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Proceedings Paper

Er:YAG laser radiation for soft and hard urological tissue treatment
Author(s): Petr Koranda; Helena Jelínkova; Michal Němec; Oto Köhler; Pavel Drlík; Jan Pokorný; Mitsunobu Miyagi; Katsumasa Iwai; Yi-Wei Shi; Yuji Matsuura
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Paper Abstract

Er:YAG laser (wavelength 2.94 μm) operating both in free-running and Q-switched regime was designed and developed for the purpose of ureter wall perforation or incision, and urinary stones fragmentation. Component of this system was a special transfer part consisted of a cyclic olefin polymer-coated silver (COP/Ag) hollow glass waveguide (inner/outer diameter 700/850 μm or 320/450 μm) with a sealed cap for a contact treatment. Maximum pulse interaction energy and length for free-running Er:YAG laser were 100 mJ and 200 μs, respectively (corresponding intensity was 130 kW/cm2 for the 700 μm waveguide and 500 kW/cm2 for the 320 μm waveguide). Maximum interaction pulse energy and length in Q-switched regime were 30 mJ and 70 ns, respectively (corresponding intensity was 111 MW/cm2 for the 700 μm waveguide and 357 MW/cm2 for the 320 μm waveguide). Basic interaction characteristics and parameters of ureter wall perforation and urinary stones fragmentation were found. For that reason the number of pulses needed for the perforation of the ureter wall tissue (thickness ~1mm), ablation threshold and ablation rate were measured for free-running and Q-switched Er:YAG laser radiation. Subsequently, the investigated tissue samples were histologically evaluated after the interaction. The ablation rate of the Q-switched Er:YAG laser radiation was higher compared to the free-running radiation. The application of Q-switched Er:YAG laser radiation on ureter tissue resulted in minimum tissue alteration (up to 50 μm from the surface) without any influence on the deeper layers. The possibility of urinary stones perforation with free-running Er:YAG laser radiation (with maximum interaction energy) was also demonstrated.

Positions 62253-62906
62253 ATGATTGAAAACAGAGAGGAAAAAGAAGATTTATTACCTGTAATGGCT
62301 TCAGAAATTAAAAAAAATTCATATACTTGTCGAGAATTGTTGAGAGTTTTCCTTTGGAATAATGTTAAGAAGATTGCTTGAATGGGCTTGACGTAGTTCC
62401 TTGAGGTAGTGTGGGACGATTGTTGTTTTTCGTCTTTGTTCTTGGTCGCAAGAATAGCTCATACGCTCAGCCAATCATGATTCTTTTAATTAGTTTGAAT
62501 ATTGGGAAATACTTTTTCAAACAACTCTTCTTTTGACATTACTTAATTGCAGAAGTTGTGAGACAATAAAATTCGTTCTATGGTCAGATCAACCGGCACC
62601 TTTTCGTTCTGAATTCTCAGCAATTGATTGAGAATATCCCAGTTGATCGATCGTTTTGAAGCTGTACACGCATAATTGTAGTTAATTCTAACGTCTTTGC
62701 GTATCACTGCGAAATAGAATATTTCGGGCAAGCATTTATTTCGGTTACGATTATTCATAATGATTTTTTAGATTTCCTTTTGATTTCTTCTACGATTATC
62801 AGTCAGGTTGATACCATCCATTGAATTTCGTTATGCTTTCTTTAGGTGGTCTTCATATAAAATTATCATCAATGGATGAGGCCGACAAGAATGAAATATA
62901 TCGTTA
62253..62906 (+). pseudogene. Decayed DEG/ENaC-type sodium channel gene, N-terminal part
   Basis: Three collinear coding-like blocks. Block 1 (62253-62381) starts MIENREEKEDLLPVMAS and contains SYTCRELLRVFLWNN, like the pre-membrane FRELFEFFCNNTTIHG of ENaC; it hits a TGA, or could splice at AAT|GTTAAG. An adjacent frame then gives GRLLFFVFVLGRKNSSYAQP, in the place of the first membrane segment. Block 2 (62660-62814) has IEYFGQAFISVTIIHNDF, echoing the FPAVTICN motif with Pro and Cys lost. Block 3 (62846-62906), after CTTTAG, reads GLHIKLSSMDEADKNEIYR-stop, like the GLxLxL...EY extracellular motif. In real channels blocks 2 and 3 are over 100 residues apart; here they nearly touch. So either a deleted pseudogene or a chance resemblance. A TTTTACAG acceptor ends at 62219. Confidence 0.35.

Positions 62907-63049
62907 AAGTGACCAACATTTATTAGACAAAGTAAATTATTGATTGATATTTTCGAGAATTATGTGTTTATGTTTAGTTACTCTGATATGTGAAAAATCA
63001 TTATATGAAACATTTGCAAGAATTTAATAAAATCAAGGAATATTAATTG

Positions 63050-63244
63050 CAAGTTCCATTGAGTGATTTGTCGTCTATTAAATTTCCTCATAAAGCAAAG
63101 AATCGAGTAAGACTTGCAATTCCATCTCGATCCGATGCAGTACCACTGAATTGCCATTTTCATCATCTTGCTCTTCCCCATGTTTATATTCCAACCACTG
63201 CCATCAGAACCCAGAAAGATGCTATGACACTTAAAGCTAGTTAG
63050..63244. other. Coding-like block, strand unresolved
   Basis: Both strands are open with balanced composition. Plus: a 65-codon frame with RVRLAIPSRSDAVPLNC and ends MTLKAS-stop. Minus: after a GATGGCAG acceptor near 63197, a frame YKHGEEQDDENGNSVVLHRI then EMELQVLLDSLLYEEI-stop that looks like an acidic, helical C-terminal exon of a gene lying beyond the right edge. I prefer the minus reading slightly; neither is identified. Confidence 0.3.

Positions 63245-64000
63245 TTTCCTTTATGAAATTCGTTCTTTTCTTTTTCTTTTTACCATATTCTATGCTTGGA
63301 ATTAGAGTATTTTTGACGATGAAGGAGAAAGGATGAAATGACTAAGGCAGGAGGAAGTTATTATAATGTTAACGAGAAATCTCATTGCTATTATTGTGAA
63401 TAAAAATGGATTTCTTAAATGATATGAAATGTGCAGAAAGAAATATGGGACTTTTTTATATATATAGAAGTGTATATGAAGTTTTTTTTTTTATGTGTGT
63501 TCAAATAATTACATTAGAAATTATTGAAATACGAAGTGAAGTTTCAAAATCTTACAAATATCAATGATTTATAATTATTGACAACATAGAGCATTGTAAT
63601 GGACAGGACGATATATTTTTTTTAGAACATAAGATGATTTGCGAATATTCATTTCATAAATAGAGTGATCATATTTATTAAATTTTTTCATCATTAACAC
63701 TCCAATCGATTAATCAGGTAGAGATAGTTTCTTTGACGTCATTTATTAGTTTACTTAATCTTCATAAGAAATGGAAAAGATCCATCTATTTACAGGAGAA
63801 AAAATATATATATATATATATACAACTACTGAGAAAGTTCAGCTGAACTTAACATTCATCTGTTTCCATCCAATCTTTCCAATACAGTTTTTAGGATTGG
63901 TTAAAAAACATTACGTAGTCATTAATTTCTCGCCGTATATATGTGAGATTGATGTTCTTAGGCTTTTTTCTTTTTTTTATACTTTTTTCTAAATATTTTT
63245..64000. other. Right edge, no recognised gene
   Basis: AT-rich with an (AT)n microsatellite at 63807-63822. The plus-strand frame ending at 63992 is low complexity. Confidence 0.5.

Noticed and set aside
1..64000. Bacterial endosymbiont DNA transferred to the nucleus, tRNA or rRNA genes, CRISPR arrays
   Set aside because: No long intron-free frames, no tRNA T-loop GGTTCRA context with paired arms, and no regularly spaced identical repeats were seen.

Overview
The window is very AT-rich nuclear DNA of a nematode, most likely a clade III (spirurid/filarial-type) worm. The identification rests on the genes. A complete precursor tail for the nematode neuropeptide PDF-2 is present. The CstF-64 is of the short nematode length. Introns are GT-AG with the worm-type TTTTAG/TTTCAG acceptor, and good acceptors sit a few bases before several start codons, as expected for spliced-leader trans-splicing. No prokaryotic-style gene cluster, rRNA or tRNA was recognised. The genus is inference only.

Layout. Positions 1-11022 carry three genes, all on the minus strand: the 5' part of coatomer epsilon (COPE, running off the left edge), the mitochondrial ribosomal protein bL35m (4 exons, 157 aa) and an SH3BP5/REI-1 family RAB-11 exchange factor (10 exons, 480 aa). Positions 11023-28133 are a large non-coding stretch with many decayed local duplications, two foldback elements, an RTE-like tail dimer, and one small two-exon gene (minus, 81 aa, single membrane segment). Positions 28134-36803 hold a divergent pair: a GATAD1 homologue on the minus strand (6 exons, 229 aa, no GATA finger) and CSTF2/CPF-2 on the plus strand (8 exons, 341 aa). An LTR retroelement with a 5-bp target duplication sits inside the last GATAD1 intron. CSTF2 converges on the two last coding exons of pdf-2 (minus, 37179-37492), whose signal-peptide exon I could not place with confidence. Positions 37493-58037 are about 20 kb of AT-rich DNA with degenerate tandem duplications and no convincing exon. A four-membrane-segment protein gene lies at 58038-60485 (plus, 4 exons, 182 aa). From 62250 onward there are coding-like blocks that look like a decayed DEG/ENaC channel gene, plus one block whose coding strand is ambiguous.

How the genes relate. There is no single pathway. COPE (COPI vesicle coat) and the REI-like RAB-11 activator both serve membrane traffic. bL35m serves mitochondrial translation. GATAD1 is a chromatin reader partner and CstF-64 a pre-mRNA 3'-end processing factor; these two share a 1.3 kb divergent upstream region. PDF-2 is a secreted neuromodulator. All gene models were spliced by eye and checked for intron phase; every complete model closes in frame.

Paper Details

Date Published: 22 February 2006
PDF: 9 pages
Proc. SPIE 6078, Photonic Therapeutics and Diagnostics II, 60781E (22 February 2006); doi: 10.1117/12.645926
Show Author Affiliations
Petr Koranda, Czech Technical Univ. (Czech Republic)
Helena Jelínkova, Czech Technical Univ. (Czech Republic)
Michal Němec, Czech Technical Univ. (Czech Republic)
Oto Köhler, Central Military Hospital (Czech Republic)
Pavel Drlík, Central Military Hospital (Czech Republic)
Jan Pokorný, Central Military Hospital (Czech Republic)
Mitsunobu Miyagi, Sendai National College of Technology (Japan)
Katsumasa Iwai, Sendai National College of Technology (Japan)
Yi-Wei Shi, Fudan Univ. (Japan)
Yuji Matsuura, Tohoku Univ. (Japan)

Published in SPIE Proceedings Vol. 6078:
Photonic Therapeutics and Diagnostics II
Kenton W. Gregory M.D.; Nikiforos Kollias M.D.; Reza S. Malek M.D.; Michael D. Lucroy D.V.M.; Henry Hirschberg M.D.; Brian Jet-Fei Wong M.D.; Eugene A. Trowers M.D.; Werner T.W. de Riese; Justus F. R. Ilgner M.D.; Steen J. Madsen; Lloyd P. Tate V.D.M.; Haishan Zeng; Guillermo J. Tearney M.D.; Bernard Choi, Editor(s)

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